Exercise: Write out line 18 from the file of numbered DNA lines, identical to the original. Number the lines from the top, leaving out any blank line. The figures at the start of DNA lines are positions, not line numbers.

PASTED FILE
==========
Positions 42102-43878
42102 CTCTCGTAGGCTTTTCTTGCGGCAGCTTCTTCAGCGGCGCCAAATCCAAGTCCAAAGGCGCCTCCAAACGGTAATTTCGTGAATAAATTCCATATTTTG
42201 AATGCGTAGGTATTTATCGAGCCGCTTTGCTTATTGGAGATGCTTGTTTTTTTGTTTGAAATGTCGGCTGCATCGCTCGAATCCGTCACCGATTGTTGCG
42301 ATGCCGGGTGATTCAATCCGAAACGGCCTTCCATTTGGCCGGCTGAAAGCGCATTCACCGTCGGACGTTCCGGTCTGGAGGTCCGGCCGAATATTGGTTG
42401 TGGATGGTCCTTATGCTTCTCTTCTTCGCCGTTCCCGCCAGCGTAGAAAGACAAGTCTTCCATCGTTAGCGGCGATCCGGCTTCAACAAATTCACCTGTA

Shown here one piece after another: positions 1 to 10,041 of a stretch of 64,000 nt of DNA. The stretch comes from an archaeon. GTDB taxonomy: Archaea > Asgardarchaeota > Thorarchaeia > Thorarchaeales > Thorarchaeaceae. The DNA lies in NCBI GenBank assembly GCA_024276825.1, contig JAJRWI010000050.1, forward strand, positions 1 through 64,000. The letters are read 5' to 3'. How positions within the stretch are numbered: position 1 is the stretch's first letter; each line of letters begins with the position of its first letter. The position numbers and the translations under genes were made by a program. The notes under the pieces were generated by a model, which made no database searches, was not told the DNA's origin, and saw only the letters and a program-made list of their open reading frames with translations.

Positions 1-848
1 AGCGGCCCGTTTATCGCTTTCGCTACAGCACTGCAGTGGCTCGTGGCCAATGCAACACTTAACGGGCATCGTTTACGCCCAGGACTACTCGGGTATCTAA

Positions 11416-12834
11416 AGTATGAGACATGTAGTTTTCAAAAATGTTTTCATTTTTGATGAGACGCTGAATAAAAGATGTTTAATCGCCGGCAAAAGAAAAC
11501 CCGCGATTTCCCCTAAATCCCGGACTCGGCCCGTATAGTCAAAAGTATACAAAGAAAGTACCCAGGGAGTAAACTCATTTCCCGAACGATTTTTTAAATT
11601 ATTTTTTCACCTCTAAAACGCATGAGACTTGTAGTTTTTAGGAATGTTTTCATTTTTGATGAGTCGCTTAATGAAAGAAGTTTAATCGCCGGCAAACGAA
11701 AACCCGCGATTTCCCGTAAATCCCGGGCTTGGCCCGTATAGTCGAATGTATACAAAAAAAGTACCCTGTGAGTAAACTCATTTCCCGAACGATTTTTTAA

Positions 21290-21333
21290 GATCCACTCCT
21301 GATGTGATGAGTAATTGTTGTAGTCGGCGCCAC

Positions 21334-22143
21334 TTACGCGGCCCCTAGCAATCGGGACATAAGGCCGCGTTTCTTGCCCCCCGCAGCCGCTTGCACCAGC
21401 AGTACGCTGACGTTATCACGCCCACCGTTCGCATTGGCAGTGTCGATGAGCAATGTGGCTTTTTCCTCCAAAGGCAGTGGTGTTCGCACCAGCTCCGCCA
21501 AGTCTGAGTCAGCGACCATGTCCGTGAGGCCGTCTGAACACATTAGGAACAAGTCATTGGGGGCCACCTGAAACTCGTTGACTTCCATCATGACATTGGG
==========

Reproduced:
21334 TTACGCGGCCCCTAGCAATCGGGACATAAGGCCGCGTTTCTTGCCCCCCGCAGCCGCTTGCACCAGC